Saudi Arabia Vows to Keep on Pumping Oil

Saudi Arabia Vows to Keep on Pumping OilSaudi Arabia Vows to Keep on Pumping Oil

Saudi Arabia, the world’s biggest crude exporter, pledged to supply as much oil as its customers need and doesn’t anticipate any weakening in that demand.

The country won’t cut output unless customers refuse to buy its crude, Oil Minister Ali Al-Naimi said in Berlin on Wednesday, Bloomberg reported. That’s unlikely to happen because it is the world’s “most reliable supplier,” he said.

Oil demand is growing and Al-Naimi said he was unaware of any plans for the Organization of Petroleum Exporting Countries (OPEC) to meet before its next scheduled gathering in June.

Brent crude, a global benchmark, fell by 61 percent between June and January as the US pumped the most oil in three decades and Saudi Arabia led OPEC in maintaining output. Oil producers globally have a responsibility to manage supply and demand, Al-Naimi said in response to questions after giving a speech in the German city.

While Saudi Aramco, the state-run oil company, increased the official selling prices (OSPs) for its benchmark Arab Light crude to Asian buyers by the most in three years on Tuesday, it’s still selling the grade at the biggest discount for the time of year since at least 2000, according to data compiled by Bloomberg.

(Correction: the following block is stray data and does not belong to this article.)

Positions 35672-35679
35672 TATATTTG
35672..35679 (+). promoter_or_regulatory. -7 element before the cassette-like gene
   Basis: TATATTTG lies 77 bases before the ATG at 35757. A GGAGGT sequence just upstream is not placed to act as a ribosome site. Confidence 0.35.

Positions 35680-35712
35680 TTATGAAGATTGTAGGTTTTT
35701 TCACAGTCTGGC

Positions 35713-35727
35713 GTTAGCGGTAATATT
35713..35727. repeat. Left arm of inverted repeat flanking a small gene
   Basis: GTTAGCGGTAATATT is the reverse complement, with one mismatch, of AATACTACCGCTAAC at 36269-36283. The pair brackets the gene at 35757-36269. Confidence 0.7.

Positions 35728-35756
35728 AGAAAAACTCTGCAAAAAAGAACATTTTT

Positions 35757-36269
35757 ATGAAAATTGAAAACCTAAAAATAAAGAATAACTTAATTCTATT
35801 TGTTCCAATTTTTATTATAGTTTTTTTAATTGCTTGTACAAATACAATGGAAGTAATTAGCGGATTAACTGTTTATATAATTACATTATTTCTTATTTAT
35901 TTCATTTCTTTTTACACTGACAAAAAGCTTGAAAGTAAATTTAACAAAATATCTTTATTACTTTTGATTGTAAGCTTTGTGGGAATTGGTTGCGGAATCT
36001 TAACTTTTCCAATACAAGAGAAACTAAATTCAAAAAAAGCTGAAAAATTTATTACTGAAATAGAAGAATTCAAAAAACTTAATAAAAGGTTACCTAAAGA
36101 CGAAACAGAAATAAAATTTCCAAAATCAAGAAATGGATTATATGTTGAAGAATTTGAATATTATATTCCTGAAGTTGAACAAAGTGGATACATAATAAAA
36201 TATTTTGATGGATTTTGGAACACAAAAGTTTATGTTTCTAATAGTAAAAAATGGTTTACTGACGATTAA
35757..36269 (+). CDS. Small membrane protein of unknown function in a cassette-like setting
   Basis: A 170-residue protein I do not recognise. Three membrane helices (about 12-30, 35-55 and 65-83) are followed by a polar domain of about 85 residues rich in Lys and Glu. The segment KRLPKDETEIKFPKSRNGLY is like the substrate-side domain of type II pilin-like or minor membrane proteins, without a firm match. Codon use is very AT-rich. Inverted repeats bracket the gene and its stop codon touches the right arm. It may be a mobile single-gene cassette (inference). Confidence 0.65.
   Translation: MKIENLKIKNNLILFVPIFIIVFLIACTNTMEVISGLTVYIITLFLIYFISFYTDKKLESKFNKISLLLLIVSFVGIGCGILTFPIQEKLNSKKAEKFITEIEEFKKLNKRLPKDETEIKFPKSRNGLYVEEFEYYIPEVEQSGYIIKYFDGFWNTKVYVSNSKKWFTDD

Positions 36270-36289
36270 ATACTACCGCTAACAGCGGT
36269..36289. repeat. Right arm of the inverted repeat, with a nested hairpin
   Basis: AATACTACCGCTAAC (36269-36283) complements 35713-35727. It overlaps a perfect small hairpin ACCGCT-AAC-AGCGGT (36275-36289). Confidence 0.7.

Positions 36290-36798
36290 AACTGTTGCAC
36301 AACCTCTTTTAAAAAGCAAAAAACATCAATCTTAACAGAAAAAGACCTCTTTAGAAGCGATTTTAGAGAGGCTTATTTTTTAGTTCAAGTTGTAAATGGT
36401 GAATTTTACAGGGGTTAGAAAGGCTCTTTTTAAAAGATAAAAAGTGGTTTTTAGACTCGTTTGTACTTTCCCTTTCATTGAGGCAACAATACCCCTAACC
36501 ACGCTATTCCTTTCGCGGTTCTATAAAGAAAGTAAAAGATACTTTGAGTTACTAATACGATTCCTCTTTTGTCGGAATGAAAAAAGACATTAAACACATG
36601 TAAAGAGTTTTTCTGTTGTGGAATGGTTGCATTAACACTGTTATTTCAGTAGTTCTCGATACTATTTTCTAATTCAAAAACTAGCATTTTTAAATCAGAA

The Arab country raised all US-bound crude prices by $1 a barrel and hiked extra-light crude oil to Asia by $1.40 a barrel, in a vote of confidence oil demand is growing in two of its biggest markets following the price crash since June. Saudi also raised extra-light crude oil prices to northwest Europe and the Mediterranean by 30 cents.

While the increase was largely anticipated by traders amid other signs of robust demand, it bolsters the impression Saudi Arabia is comfortable with the rebound in Brent crude to around $60 a barrel after hitting a six-year low of $45 in January.

Saudi Arabia and other OPEC members sharply cut OSPs in 2014 as the group decided to fight fast-growing US shale producers for market share, abandoning its policy of adjusting production to underpin prices.